If you drink beer out of a can or bottle, try this experiment: Open a can or bottle of beer, smell it and then take a swig. Let your tongue's taste buds savor the flavor. Take the same can or bottle of beer and pour it into a clean glass. Smell it and you notice that with the slight head (or foam) gives a richer aroma than than the can or bottle. Now take another swig of beer from the glass. The flavor will seem richer than straight out of the can or bottle. The combination of smell and taste brings out the distinctive ingredients of the beer.
Glass is fragrance free and allows the taste of beer to emerge. When poured into the glass, the beer aroma comes forth and tantalizes the taste buds.
Glassware shape intensifies the beer drinking experience. The correct glass shape allows the foam to rise from the bottom of the glass, which directs the aroma into your nose and prepares the tastebuds to anticipate the taste. The foam in the glass is necessary because the head traps undesirable ingredients derived from yeasts and malts.
The following glass shapes bring out the best qualities in different types of beers.
*Wheat Beer (Weizenbier) glassware is for wheat beers. It is taller than a pint glass. The bottom is ultra skinny (in order to trap the yeast) and gradually widens up to the top.
*Pint glassware holds 16 ozs. It is cone-shaped for American lagers. Beers used in pint glasses: amber ales; brown ales are unfiltered; India Pale Ales (IPA) - English Brewers made this beer for export to India, and used hops to preserve the beer for the long voyage; Porter beers have a strong malt flavor that reminds one of chocolate, caramel or toffee; Stout beers are similar to Porter beers in flavor; white ales are often sweet with citrusy tart finish.
*Pilsener Glassware is the ideal glassware for light beers. It is tall, slender and tapered with no curvature. The Pilsner glass show color, effervescence, and allows the beer to maintain a nice head. Beers used in Pilsener glasses: Bock beer is a German brewed, strong beer; Dark lagers use roasted malts that give the dominant taste; Pale lagers are what most Americans think of as beer because of the pale amber color;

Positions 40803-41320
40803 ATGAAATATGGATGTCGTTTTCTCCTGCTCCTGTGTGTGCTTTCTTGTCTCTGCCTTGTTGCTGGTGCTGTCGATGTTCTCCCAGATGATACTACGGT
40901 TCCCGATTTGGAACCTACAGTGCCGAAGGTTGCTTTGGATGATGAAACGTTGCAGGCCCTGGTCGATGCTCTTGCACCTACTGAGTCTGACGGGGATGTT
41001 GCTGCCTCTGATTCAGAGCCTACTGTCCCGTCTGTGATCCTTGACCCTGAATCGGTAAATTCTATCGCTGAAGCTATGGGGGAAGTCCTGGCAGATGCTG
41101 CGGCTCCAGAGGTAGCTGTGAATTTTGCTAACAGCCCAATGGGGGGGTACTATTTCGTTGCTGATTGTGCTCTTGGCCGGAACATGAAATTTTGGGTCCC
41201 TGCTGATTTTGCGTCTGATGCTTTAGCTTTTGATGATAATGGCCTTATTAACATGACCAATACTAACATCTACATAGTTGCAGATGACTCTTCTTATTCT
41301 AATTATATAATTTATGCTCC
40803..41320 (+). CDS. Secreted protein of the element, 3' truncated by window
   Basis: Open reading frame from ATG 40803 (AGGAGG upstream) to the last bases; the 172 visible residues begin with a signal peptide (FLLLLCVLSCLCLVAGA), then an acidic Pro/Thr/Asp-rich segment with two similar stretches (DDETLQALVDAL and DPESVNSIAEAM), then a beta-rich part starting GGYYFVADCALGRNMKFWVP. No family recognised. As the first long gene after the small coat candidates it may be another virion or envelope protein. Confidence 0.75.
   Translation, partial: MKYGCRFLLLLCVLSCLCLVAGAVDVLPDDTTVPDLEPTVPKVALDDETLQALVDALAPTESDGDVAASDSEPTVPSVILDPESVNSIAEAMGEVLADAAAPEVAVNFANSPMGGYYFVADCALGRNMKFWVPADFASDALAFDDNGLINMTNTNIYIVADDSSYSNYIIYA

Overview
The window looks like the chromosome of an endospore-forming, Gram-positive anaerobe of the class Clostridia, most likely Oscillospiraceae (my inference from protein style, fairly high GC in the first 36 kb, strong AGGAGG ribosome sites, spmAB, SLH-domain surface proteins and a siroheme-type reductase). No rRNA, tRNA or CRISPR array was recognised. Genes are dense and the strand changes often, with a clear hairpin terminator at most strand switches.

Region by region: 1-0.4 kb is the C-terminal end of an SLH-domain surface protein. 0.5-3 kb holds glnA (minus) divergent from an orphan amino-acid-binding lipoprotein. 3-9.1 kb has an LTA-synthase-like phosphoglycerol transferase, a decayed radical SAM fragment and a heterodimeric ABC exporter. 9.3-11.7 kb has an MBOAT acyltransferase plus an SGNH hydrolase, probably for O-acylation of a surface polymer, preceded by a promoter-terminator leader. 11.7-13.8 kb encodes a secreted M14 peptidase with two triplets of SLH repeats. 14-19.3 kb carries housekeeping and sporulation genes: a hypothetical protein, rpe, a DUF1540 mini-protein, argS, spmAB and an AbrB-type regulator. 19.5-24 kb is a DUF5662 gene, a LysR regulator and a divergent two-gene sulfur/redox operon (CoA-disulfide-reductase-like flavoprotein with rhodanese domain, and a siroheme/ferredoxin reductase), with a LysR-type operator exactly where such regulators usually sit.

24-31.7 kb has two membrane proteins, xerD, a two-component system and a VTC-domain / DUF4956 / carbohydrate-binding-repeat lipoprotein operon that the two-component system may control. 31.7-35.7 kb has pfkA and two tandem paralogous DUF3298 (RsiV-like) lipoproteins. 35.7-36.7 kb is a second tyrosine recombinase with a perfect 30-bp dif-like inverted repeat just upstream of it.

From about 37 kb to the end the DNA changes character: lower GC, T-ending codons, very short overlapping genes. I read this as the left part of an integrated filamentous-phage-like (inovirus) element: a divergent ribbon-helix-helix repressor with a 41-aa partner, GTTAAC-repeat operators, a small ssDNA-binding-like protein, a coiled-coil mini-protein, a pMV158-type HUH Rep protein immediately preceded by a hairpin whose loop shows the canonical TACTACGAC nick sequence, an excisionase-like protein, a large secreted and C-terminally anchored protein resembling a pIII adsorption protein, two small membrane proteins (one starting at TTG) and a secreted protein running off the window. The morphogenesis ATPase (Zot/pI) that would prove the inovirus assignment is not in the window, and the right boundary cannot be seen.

*Flute glass shows off Belgian iambic beers and lighter fruit beers. The narrow shape of the glass displays lively carbonation, sparkling color and the head has a soft, lacy look.
*Goblet or Chalice glassware is interchangeable. The main difference between the two is the thickness of the glass. The bowl stemmed shape is the same for both. Manufacturers etch the bottom of the bowl to keep carbon dioxide down. This allows a stream of bubbles to work up to maintain a continous head throughout the drinking process. The Chalice (Goblet) is for heavy, dark Belgian ales or dark German beers.
*Snifter glassware is associated with serving cognac after a meal. For beer lovers, it captures the aromas of Belgian ales and pale ales. The beer drinker cups the bowl with a hand to warm the ale and swirls it to produce an intense aroma. This allows the connoisseur to use both senses when drinking and heightens the enjoyment. Barley wines are served in this glass or the Tulip beer glass.
*Tulip beer glassware traps aroma of Belgian and aromatic beers. It has a bulbous body and it tapers just before the lip flares out. This creates both a visual and aromatic sensation. The shape helps retain the head.
Beer has as many nuances as wine. The true beer drinker recognizes and uses the appropriate glass to savor the individual taste of each type of beer.